DOC ranger George Nicholas installing a camera to film the rat
The rat arrived on Ulva Island/Te Wharawhara, off the coast of Stewart Island, early in September. It has been filmed eating poison bait pellets and DOC assumes it has died.
An average of one rat per year reaches Ulva Island, most of which swim the 700m from Stewart Island. Nearly all rats are caught in the island’s coastal trap network. However, this particular rat has not entered any traps despite DOC using a range of bait usually attractive to rats. It even ate bait laid at the entrance to one trap but didn’t enter it.
“The rat has not been seen for more than a week so is likely to be dead, however, this isn’t guaranteed without finding the body,” rat eradication specialist Pete McClelland said.
DOC staff put out poison bait pellets where the rat was living after its location was confirmed by trail cameras which video any movement. Bait was put out at dusk and bought in at dawn each day to reduce the risk to non-target species. The rat was recorded eating at least one bait and took away others, as Norway rats often cache food to eat later.
Sandy King and her rodent detecting dog Gadget, who live on Stewart Island, couldn’t find the body when they recently searched the island. This may be because it died in an underground burrow or was eaten by a weka.
“It’s encouraging that Gadget didn’t find any sign of a live rat but, without the body, we can’t be sure we got the target rat. Also, we can’t be sure there was only one rat so we’ll continue to check the traps and tracking tunnels for another month,” Pete said.
“Sandy, Gadget and another rat detection dog and handler will check the island in December and we hope that then it can once again be declared free of introduced predators.”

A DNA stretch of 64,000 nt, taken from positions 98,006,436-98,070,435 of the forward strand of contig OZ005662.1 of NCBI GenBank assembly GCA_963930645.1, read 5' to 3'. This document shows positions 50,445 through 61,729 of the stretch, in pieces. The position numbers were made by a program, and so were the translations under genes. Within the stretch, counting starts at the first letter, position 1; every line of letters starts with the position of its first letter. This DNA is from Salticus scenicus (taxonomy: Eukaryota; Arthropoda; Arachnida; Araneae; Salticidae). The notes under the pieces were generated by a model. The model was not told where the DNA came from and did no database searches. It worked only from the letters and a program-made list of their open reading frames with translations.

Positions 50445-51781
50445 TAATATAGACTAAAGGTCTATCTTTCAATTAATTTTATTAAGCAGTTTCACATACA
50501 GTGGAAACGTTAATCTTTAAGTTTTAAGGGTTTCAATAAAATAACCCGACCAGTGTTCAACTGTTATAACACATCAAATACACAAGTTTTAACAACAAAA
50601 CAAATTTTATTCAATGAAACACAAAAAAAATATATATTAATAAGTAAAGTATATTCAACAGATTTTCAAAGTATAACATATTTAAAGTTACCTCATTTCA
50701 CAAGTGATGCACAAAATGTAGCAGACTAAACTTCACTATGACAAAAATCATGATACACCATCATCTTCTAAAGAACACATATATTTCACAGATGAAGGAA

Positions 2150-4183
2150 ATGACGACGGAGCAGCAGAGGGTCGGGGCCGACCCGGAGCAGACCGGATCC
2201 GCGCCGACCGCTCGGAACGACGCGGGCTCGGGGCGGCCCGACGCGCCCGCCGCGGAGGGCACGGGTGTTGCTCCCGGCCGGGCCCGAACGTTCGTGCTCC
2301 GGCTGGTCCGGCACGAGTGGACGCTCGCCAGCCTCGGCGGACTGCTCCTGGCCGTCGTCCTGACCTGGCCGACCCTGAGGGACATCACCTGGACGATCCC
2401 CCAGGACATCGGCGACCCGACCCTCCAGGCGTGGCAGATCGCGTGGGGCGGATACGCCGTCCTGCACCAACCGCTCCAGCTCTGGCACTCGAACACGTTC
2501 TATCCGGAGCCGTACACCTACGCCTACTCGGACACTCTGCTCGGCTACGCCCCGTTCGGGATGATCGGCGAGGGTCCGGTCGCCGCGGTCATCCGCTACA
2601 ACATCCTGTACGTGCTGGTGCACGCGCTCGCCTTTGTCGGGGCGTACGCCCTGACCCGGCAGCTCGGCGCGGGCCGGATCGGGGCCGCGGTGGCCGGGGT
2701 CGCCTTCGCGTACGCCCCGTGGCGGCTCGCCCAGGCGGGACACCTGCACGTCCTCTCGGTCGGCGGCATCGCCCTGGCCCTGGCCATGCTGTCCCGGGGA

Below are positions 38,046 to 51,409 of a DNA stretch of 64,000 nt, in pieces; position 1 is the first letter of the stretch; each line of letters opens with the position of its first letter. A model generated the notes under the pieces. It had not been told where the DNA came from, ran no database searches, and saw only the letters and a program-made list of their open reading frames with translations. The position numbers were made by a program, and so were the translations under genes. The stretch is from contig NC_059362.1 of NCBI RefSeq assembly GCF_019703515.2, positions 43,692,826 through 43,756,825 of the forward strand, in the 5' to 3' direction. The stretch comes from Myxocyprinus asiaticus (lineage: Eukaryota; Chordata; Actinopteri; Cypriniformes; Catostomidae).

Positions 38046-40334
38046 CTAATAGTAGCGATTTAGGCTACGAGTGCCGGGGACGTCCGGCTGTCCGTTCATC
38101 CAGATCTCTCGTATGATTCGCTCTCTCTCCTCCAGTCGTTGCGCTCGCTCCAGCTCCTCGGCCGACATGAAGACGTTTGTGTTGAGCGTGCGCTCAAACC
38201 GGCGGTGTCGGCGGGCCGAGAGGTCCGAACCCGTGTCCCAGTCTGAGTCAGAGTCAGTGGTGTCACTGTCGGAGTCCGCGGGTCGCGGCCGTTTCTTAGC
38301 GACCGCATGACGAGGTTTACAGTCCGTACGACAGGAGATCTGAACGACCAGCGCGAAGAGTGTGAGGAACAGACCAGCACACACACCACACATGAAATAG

Rat on Ulva Island
Rat on Ulva Island
- Ulva Island/Te Wharawhara (266 ha), located in Paterson Inlet, is a key eco-tourism destination for visitors to Stewart Island. It is visited by 20,000 – 30,000 people per year.
- It is one of the few predator free open island sanctuaries in New Zealand, meaning no permit is required to visit the island.
- Rats were initially removed from Ulva Island in 1995 and it is now home to many endangered birds, including South Island saddleback/tīeke, rifleman/tītipounamu, yellowhead/mōhua, Stewart Island robin/toutouwai and the Stewart Island brown kiwi/tokoeka.
- Most of the island is part of Rakiura National Park and the remaining 7.6 ha, between Post Office Bay and Sydney Cove, while privately owned, is mostly accessible to the public.
Ulva Island Charitable Trust
- The Ulva Island Charitable Trust was set up in 1999 by a group of Stewart Islanders to raise money to upgrade walking tracks and facilities on Ulva Island. Now it continues to raise funds, and in conjunction with DOC, works to keep Ulva Island free of introduced pests and predators.
Rat control on Ulva Island
- A major eradication of Norway rats took place on Ulva Island in 1995.
- In 2010/11, a rat incursion resulted in an established breeding population on the island. An eradication operation took place over the winter of 2011 and the island was rat-free again in 2012. In 2013, three rats were found in traps and a rat control operation over several months was successful.
- While most rats are believed to swim to the island, they’ve been videoed hitching rides on boats. Anyone visiting Ulva Island or any other pest free islands should be cautious. Rats and mice can find their way onto any boat and it’s up to the owner to check it before leaving.